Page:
In acupuncture, the theory is to help lessen the pain by targeting different acupuncture points throughout the body. Physiotherapists could leave the needle in the body for a time longer than 30 minutes to achieve the effect.

In IMS, the same needles are used to release muscle tension, treat pain at its source. This is the form of dry needling Justin practices. Needles can be used by inserting and removing immediately, or can also leave them at a point for a longer period of time. Points are chosen by finding the muscle that is tight, some people call these trigger points, and loosening them.

Angie Nguyen Scopo Photography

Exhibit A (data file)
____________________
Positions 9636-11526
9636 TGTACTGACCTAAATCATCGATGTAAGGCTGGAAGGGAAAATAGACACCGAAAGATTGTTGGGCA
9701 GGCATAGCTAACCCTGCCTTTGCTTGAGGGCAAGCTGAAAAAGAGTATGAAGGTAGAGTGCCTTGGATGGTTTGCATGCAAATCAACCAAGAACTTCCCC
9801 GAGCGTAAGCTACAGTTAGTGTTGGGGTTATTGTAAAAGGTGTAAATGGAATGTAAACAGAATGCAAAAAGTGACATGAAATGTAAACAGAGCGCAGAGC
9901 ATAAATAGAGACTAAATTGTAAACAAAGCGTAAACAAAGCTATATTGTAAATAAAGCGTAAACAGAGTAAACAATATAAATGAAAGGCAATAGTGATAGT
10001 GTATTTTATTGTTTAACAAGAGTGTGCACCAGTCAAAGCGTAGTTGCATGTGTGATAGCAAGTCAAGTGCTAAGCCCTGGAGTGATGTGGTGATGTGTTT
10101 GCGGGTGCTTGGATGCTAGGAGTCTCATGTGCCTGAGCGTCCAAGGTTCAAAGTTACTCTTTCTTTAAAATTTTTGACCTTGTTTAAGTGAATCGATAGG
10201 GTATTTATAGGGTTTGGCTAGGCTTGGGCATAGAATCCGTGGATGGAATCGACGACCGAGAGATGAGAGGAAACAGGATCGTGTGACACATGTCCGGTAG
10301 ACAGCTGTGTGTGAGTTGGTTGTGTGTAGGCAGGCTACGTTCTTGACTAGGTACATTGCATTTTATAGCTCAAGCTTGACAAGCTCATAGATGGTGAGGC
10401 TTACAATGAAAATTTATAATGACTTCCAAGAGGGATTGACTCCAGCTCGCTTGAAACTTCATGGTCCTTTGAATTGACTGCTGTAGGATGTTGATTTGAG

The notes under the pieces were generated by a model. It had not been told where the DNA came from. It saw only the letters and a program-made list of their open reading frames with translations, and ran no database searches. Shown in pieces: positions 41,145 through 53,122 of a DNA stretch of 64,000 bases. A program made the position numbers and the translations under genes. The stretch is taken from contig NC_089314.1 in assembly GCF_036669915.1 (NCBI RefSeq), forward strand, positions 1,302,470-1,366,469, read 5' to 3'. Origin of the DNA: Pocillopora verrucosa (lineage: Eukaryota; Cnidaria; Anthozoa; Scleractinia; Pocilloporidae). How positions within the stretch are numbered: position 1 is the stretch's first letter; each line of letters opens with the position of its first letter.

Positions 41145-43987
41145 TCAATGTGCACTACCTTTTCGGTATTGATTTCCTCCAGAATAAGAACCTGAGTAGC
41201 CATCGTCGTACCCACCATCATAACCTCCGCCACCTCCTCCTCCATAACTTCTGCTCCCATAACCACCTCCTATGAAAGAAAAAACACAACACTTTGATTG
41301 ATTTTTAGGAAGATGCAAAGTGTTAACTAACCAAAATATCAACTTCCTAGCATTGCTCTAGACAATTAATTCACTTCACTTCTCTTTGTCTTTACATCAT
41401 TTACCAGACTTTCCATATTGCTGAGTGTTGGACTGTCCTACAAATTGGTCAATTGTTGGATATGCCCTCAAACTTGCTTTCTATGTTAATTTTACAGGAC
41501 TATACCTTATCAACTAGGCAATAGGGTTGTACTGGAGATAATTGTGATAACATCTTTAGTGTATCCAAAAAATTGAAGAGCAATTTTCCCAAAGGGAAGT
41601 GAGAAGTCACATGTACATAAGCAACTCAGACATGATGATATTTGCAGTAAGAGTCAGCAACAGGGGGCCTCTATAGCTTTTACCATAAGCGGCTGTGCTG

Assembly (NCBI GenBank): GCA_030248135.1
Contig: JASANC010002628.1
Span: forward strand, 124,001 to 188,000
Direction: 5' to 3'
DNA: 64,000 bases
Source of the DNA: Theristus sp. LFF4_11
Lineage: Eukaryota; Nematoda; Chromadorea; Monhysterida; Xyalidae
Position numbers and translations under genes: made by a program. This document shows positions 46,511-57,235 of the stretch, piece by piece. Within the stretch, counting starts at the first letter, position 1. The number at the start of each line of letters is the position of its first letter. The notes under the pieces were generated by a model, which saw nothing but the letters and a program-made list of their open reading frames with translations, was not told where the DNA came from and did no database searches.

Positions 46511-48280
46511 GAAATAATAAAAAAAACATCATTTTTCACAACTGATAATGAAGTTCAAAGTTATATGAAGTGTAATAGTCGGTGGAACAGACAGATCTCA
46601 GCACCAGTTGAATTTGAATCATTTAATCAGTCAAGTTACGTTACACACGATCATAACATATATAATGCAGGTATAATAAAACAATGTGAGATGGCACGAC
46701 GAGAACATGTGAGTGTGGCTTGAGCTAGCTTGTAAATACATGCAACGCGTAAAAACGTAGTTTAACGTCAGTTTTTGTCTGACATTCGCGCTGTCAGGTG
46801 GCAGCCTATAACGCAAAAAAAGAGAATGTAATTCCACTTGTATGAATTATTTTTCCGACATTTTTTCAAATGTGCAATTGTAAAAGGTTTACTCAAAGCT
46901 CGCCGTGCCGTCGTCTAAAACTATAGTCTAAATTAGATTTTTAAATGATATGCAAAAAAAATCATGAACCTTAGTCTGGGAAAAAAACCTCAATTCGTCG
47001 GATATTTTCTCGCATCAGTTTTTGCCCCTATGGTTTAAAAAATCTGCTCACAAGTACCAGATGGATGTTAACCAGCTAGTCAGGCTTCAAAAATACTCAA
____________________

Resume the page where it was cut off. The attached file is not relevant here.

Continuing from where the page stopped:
Low pain tolerance - dislikes needles

 Justin recommended using Dry Needling to help me with my injury. I was very skeptical at first. Finally, when my progress plateaued I gave it a try.

Justin has these distraction tricks that help to make the experience less intimidating.

Dry needling really has helped me recover from a lot of tight muscle injuries. To this day, I am not a fan, however, I must admit it works and Justin makes the experience as painless as possible.

Justin Shing Dry Needling

High pain tolerance  <3 needles 

Dry needling is an effective way of controlling the pain I get from all my sports.I find it more beneficial than other types of therapies.
Justin Shing does an assessment to identify what muscle may be causing my problem and we use needles to release it.

During my physiotherapy sessions, Justin uses a combination of IMS to loosen my muscles in addition to other manipulation techniques. Altogether, my symptoms feel better after each treatment.